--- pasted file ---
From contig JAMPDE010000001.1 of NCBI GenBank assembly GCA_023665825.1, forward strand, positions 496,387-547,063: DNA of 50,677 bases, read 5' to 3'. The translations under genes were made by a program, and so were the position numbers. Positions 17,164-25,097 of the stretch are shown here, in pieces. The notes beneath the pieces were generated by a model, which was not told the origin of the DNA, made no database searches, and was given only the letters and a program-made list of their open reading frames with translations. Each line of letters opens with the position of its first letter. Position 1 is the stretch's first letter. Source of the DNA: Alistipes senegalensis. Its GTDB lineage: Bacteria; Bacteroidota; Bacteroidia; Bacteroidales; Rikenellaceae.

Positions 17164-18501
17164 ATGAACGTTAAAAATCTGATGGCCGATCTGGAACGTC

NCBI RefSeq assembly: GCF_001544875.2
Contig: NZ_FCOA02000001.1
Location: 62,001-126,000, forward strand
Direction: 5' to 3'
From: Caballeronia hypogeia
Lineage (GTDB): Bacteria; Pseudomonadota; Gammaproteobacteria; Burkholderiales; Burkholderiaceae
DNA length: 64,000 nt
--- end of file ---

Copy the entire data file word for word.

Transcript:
From contig JAMPDE010000001.1 of NCBI GenBank assembly GCA_023665825.1, forward strand, positions 496,387-547,063: DNA of 50,677 bases, read 5' to 3'. The translations under genes were made by a program, and so were the position numbers. Positions 17,164-25,097 of the stretch are shown here, in pieces. The notes beneath the pieces were generated by a model, which was not told the origin of the DNA, made no database searches, and was given only the letters and a program-made list of their open reading frames with translations. Each line of letters opens with the position of its first letter. Position 1 is the stretch's first letter. Source of the DNA: Alistipes senegalensis. Its GTDB lineage: Bacteria; Bacteroidota; Bacteroidia; Bacteroidales; Rikenellaceae.

Positions 17164-18501
17164 ATGAACGTTAAAAATCTGATGGCCGATCTGGAACGTC

NCBI RefSeq assembly: GCF_001544875.2
Contig: NZ_FCOA02000001.1
Location: 62,001-126,000, forward strand
Direction: 5' to 3'
From: Caballeronia hypogeia
Lineage (GTDB): Bacteria; Pseudomonadota; Gammaproteobacteria; Burkholderiales; Burkholderiaceae
DNA length: 64,000 nt